Playing sports can make you more vulnerable to damaging your mouth and teeth. Approximately 80% of dental injuries are related to damage to the tongue, lips, cheeks and teeth. About 40% of dental injuries in adults happen when playing sports. Besides being quite painful, these injuries can also be a hassle to fix. Here are some easy general tips to follow to help prevent injury like these while playing sports.
The best way to protect teeth during sports is by wearing a mouth guard. A mouth guard is easy to insert and is often custom fit to your mouth to be worn over your teeth. Mouth guards are easy to take in and out, and most people forget they are there during the game. Mouth guards protect your cheeks if you have braces as well. To ensure the highest protection possible, make sure the mouth guard fits correctly so it will not slide around and potentially cause injury during contact.
Dentists recommend also wearing a helmet or a face cage during contact sports. This protects against trauma to your head and face. Helmets might not always protect your mouth, but can make it more difficult to injure your teeth. The face mask and helmet should custom fit you and your sport. Face cages are very important during sports where the game ball might come straight for your mouth, like baseball or hockey.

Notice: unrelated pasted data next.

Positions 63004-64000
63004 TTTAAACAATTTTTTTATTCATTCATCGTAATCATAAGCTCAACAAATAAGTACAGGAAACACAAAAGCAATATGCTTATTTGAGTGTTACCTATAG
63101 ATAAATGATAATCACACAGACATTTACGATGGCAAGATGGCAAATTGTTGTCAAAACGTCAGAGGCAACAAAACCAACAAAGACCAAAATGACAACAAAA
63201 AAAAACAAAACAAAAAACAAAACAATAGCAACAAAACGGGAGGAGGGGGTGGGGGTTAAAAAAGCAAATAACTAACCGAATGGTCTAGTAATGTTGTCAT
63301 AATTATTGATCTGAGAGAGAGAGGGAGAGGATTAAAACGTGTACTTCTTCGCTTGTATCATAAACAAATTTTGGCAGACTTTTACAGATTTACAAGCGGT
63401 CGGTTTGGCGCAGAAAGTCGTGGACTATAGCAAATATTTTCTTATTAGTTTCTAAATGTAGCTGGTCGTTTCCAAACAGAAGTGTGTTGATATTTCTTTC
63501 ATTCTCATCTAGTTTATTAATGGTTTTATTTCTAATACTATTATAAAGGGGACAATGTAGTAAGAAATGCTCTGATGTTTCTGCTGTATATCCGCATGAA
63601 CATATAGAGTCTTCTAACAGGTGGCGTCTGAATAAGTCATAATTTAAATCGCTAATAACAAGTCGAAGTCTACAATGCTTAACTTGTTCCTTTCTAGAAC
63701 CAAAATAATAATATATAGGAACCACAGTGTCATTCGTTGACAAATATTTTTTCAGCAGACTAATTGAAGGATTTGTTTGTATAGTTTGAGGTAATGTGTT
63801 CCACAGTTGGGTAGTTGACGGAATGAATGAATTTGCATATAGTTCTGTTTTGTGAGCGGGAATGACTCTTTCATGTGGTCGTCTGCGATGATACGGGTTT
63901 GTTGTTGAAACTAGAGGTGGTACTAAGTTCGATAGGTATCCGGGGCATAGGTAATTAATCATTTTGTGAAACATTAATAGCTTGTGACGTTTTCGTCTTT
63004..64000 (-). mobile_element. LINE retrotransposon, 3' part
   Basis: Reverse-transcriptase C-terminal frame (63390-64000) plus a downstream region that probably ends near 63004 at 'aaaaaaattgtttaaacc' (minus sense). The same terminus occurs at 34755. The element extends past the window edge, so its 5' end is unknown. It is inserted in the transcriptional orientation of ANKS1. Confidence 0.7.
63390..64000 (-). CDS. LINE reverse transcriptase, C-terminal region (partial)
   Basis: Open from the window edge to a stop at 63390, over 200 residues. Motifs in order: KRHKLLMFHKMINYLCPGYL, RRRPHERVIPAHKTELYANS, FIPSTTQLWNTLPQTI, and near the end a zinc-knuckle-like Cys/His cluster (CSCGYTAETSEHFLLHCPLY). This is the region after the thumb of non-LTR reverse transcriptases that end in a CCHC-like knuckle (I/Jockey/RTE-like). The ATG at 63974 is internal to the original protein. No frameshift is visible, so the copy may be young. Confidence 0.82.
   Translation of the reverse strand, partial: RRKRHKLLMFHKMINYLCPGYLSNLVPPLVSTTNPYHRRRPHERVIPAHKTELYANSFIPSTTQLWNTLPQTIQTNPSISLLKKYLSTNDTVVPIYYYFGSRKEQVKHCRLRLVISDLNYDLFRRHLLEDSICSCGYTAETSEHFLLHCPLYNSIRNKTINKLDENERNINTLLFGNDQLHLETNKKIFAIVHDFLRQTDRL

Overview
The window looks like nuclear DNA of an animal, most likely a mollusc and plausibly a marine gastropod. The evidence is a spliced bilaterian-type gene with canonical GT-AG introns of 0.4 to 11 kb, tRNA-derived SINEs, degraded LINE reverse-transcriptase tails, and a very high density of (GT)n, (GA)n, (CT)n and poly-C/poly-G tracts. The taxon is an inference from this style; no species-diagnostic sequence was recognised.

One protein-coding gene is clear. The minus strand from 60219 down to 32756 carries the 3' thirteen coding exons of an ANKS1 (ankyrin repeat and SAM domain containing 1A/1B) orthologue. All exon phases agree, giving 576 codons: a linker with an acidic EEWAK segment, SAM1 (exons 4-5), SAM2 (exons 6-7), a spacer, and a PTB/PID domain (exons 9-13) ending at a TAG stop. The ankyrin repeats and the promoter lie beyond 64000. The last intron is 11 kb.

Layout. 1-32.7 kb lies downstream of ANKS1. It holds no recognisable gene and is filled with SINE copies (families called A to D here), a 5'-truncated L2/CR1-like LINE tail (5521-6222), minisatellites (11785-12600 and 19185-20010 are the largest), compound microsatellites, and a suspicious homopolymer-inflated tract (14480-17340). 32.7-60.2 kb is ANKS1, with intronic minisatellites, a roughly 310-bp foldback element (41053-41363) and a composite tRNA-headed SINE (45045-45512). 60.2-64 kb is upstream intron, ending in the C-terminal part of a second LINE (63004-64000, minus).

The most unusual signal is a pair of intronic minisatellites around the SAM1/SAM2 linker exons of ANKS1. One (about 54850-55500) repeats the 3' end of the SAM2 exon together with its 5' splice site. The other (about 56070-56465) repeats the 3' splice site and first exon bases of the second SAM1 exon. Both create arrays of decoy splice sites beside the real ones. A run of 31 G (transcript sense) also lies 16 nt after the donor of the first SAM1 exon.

Regular care check ups will help keep teeth and gums healthy. You should see the dentist every six months for a regular cleaning and examination. This keeps gums and teeth healthy and allows the dentist to detect any problems. Cavities and gum disease over time can cause your teeth to lose strength. Your dentist can also fit you with a custom mouth guard during a regular check up.
Keeping your teeth strong means also staying away from popular sports drinks even when playing sports. The high sugar content can erode your teeth over time making them more susceptible to cavities, which can lead to decay and injury. Some say to brush your teeth immediately if you do have a sports drink, but this will only spread the acid over your entire mouth encouraging the erosion of your teeth and gums.